The Times, however, got it badly wrong. Here was their first correction notice:

An earlier version of this article misidentified the de facto capital of the Islamic State. It is Raqqa, in northern Syria, not Aleppo.

Got that? The first thing written was that Aleppo was the Islamic State's capital. Then the article was updated to call Aleppo "a stronghold of the Islamic State." This wasn't even remotely true, either. This is why the article had to go through five revisions, because they kept getting their facts wrong in an article making fun of a politician's ignorance on the issue.

The icing on the cake, however, was that that correction notice above also had to be corrected. So not only was the author of the article and their initial editor at fault, the first time it was fact-checked, the author made a further mistake, and so did the editor. This necessitated a further correction notice:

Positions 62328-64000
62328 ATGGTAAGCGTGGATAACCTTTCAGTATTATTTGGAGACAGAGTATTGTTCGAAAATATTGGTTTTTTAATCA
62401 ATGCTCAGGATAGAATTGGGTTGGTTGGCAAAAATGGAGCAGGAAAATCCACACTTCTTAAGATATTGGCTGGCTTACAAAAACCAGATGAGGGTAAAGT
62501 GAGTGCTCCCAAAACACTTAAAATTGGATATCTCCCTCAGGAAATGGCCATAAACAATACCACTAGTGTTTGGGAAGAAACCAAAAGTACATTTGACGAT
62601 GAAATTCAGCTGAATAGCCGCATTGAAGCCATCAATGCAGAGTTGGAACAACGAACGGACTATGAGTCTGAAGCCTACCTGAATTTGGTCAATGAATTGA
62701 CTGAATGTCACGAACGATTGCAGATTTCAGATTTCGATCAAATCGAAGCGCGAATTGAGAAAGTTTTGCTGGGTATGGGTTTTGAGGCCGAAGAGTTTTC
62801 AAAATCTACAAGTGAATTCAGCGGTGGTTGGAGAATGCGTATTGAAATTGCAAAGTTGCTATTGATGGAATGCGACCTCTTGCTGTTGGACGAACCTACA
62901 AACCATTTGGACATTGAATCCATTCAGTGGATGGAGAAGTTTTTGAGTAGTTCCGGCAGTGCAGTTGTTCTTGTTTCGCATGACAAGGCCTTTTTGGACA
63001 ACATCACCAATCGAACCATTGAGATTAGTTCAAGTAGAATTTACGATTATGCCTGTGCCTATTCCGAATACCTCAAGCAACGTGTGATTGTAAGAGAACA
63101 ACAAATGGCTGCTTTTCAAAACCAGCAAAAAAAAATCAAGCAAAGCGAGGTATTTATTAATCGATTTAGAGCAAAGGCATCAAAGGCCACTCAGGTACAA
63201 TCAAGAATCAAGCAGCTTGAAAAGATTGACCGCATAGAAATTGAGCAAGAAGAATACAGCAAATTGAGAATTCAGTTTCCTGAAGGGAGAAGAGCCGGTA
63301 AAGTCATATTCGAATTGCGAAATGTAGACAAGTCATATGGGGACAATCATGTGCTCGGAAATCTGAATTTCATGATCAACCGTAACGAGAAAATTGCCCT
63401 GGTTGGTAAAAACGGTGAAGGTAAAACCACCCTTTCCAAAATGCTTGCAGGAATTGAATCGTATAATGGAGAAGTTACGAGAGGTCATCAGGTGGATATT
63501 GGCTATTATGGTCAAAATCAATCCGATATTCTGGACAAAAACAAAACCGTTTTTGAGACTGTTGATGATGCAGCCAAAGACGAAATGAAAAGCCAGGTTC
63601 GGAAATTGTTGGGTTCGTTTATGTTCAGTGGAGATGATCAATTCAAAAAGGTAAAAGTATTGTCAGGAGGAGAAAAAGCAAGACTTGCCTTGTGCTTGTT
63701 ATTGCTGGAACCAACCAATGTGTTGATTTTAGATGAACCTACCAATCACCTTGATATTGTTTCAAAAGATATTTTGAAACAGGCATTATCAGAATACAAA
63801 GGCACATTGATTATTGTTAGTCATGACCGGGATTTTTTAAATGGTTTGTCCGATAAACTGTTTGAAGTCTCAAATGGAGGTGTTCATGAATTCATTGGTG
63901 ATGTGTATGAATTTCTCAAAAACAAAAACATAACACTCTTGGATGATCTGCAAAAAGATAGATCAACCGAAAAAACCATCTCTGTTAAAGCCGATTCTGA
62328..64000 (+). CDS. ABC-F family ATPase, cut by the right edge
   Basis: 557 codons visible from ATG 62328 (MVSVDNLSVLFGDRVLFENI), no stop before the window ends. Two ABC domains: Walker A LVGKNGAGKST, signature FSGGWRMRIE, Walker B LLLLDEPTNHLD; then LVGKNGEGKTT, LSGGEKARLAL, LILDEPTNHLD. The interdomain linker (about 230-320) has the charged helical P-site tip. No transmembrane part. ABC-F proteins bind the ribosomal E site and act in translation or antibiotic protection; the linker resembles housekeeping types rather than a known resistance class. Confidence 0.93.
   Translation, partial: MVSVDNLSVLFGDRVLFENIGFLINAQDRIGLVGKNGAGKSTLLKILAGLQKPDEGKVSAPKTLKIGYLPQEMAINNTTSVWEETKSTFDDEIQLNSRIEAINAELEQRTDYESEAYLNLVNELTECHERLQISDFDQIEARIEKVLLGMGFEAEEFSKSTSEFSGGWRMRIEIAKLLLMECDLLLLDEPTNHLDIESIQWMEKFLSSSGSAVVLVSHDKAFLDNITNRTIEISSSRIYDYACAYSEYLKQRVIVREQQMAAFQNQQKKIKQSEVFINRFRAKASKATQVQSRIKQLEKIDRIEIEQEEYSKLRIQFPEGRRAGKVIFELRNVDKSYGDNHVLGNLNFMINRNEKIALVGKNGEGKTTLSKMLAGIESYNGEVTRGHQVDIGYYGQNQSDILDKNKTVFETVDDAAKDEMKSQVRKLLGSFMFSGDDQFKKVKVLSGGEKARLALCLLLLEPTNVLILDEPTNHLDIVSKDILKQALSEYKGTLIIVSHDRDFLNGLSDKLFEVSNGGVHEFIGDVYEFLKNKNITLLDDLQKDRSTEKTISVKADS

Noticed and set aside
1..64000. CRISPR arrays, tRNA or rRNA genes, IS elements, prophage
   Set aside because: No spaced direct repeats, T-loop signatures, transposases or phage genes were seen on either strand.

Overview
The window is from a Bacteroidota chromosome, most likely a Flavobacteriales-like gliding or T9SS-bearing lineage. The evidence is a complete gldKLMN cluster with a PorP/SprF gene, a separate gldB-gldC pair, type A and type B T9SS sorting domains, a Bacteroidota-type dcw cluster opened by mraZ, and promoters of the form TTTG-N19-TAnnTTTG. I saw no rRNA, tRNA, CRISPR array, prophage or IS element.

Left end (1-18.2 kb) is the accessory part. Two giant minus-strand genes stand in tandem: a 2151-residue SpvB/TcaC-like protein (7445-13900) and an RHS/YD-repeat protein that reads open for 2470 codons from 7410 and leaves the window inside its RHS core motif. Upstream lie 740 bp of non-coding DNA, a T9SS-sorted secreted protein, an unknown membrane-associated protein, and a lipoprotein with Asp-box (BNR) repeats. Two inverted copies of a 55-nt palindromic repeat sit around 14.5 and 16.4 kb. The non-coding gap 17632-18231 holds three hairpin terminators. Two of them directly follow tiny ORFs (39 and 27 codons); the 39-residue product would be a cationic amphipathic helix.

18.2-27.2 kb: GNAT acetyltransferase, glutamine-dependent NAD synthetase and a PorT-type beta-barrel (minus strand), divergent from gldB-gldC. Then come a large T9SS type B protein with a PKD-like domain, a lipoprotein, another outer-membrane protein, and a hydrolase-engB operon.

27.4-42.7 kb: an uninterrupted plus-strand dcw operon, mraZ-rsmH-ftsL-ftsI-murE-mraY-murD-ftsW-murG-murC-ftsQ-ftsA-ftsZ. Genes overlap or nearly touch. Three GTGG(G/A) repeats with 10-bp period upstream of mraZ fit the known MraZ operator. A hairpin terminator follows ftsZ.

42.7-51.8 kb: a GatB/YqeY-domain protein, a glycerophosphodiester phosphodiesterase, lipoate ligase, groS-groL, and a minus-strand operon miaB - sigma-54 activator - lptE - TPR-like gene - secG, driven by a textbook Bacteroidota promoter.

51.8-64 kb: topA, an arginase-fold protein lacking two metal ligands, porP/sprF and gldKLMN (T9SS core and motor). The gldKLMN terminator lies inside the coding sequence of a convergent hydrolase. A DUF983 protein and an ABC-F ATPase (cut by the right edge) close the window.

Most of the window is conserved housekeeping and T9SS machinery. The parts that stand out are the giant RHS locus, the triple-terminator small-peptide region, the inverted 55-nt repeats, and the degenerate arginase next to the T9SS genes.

An earlier version of the above correction misidentified the Syrian capital as Aleppo. It is Damascus.

They weren't the only ones with egg on their face, merely the most embarrassing example. Christopher Hill, former U.S. ambassador to Iraq, was quoted on MSNBC also identifying Aleppo as the "capital of ISIS."

Let this be a lesson to all who gleefully point out the ignorance of politicians: when writing a story poking fun at some hapless politician getting his facts wrong, it certainly would behoove you to make damn sure that your facts are correct before publishing it. The ten minutes you spend on Wikipedia looking up some basic facts will be well-spent.

So while we don't actually have an award category for it, the New York Times certainly deserves some sort of Razzie-type award for trying to ride a high horse and instead winding up face-down in the mud of the very ignorance they're denouncing. Five times in a row.

 

Volume 407 (9/9/16)

Hillary Clinton gave a press conference this week. This was big news, because it was the first one she'd given since December.